Brian White | October 11, 2022 | Truck Accidents
The truck or cab of a tractor-trailer controls the movements of the tailor it is pulling. When the truck accelerates, the trailer is pulled along. Through careful maneuvering, tractors and their trailers can navigate turns and curves. When the truck brakes, connections between the two ensure that the brakes on the trailer are also activated.
When the movements and inputs from the cab no longer control the trailer, a jackknife accident can follow. A jackknife accident gets its name from how the tractor-trailer involved resembles a partially-open pocket knife from above. This can happen suddenly and dramatically raise the risks of a truck crash.
Causes of Jackknife Truck Accidents
The Insurance Institute for Highway Safety (IIHS) reports that over 4,000 individuals were killed in trucking accidents in 2020. While the IIHS does not disclose how many of these accidents were jackknife crashes, it does recognize that trucks often require a greater distance to stop, especially when fully loaded or driving in wet and slippery conditions.
The Federal Motor Carrier Safety Administration further reports that over 1,000 of the fatal crashes it reported — about 25 percent — occurred at least in part due to weather.
Slippery or wet weather can contribute to a jackknife accident, as can:
- A tractor pulling an unevenly-loaded trailer
- A trailer that is overloaded
- A tractor-trailer with faulty brakes, tires, or other equipment
- A truck driver who suddenly brakes or attempts a sudden maneuver
By the time a trailer begins to jackknife, there is often very little the truck driver can do to regain control. Instead, the driver must attempt to bring the vehicle to a stop as promptly but safely as possible.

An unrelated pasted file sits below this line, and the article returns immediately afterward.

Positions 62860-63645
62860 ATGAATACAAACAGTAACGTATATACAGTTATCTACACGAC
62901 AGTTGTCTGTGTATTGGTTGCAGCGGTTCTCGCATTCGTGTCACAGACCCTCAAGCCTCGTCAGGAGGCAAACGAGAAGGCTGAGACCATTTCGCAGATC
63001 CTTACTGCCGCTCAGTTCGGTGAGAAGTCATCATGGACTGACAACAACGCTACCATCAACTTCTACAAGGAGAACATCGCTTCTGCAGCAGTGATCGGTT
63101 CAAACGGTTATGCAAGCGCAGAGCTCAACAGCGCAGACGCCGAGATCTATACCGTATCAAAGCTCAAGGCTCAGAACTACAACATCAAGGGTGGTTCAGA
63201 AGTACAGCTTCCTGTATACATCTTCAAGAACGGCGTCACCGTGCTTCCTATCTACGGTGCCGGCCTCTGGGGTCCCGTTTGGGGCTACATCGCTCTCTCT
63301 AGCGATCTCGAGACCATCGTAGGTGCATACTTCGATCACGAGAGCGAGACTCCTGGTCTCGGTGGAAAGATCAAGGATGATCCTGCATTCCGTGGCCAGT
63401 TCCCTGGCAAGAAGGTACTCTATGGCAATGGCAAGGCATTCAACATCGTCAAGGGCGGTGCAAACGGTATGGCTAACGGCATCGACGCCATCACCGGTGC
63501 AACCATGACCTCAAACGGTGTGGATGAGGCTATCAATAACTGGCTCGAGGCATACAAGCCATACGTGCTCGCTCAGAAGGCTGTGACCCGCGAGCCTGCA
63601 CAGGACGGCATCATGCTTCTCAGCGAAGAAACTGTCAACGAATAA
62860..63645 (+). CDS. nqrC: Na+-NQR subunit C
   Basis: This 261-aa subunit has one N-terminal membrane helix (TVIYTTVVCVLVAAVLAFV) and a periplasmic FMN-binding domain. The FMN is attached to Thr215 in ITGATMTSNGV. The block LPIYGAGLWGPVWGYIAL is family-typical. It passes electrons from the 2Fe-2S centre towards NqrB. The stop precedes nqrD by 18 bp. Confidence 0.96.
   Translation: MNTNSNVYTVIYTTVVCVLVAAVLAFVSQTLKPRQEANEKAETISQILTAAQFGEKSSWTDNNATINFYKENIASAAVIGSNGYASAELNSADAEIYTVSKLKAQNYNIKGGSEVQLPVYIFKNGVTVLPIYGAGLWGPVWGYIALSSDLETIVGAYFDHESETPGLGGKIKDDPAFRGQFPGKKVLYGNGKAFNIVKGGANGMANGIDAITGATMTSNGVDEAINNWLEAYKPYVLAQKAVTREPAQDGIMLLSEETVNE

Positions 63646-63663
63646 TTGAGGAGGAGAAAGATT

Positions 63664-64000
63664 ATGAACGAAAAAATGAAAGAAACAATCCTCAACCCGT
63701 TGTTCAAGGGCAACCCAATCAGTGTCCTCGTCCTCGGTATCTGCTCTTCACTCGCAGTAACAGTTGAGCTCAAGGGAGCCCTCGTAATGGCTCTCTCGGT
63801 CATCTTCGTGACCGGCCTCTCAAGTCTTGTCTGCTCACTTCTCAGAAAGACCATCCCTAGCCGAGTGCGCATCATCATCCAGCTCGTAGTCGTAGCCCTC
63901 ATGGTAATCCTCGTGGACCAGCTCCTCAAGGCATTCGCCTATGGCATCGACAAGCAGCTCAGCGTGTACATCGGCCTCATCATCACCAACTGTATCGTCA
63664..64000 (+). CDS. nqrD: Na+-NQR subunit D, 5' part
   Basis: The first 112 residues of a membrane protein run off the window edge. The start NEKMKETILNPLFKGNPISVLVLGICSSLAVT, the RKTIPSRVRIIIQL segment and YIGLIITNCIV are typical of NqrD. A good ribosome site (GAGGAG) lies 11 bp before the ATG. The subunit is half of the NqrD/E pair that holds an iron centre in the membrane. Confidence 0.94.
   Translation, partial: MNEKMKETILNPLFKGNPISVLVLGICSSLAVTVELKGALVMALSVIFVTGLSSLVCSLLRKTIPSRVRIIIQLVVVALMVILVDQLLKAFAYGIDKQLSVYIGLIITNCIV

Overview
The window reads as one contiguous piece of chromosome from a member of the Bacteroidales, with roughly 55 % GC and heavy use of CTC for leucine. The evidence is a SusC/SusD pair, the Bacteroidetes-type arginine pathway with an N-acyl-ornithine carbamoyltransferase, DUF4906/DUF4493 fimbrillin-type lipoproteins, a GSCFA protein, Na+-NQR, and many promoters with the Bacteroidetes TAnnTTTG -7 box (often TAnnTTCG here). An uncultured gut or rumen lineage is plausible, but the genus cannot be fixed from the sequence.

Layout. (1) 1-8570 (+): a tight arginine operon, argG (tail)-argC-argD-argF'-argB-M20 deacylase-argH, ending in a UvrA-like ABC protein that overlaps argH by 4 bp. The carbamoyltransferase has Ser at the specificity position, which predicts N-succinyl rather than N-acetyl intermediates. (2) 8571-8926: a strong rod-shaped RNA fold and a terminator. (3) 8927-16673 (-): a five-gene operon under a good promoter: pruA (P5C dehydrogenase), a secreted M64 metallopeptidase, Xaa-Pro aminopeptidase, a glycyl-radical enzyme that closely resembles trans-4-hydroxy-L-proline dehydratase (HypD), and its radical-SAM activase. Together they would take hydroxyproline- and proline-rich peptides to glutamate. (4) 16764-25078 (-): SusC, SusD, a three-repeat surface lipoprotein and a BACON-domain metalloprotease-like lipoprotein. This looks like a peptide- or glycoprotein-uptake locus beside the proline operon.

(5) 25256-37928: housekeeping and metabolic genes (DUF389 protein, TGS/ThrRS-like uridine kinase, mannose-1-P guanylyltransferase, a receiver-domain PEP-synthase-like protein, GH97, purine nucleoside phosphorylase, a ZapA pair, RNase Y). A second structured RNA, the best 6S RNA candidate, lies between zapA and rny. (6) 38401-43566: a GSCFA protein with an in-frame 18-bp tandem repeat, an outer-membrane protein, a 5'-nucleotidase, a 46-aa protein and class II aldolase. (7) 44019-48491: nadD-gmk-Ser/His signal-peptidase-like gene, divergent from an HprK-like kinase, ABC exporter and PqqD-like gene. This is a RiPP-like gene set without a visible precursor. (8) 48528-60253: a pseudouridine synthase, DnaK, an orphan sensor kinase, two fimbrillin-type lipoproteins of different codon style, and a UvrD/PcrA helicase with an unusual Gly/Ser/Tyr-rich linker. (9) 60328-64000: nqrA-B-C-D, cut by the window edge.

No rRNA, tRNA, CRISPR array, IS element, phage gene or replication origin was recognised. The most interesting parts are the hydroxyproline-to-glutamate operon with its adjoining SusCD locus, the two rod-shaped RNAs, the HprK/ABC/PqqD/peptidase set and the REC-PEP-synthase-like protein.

What Happens After a Truck Jackknifes?
Once the trailer becomes uncontrollable, the trailer will begin to push the cab of the truck at an angle. Or the trailer may begin to swing around to one side of the cab or the other.
At this point, the truck is difficult, if not impossible, for the driver to control. Nearby traffic is in danger of being struck by the tractor-trailer and should promptly yet safely create distance from the truck.
The truck may continue in a forward direction for some time, with the cab traveling at an extreme angle to the trailer. Eventually, the drag and friction of traveling in such a manner will bring the truck to a stop. The truck may also stop when it strikes another vehicle or rolls over due to the forces involved.
Jackknife Truck Accident Lawsuits in Houston, TX
Even when the weather is the primary cause of a jackknife accident, truck driver error cannot be ruled out. Truck driver negligence, such as speeding during inclement weather, being distracted by a cell phone or radio, or not inspecting the truck’s equipment regularly can compound the dangers of inclement weather and make a jackknife accident more likely.
While it is visually obvious that a truck has jackknifed, it may take an intensive investigation to uncover all of the reasons why the jackknife occurred.
This investigation may involve the use of accident reconstructionists, as it may be necessary to examine the truck’s internal computer and recorded data as well as review the physical evidence of the crash.
Individuals injured in these dangerous and unpredictable truck accidents may have grounds to bring a lawsuit against the truck driver, the trucking company, or even others. If a person or company’s carelessness contributed in any way to the jackknife accident, that person or business may be responsible for paying your damages.
Contact the Houston Truck Accident Lawyers at Attorney Brian White Personal Injury Lawyers For Help
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Houston, TX 77098
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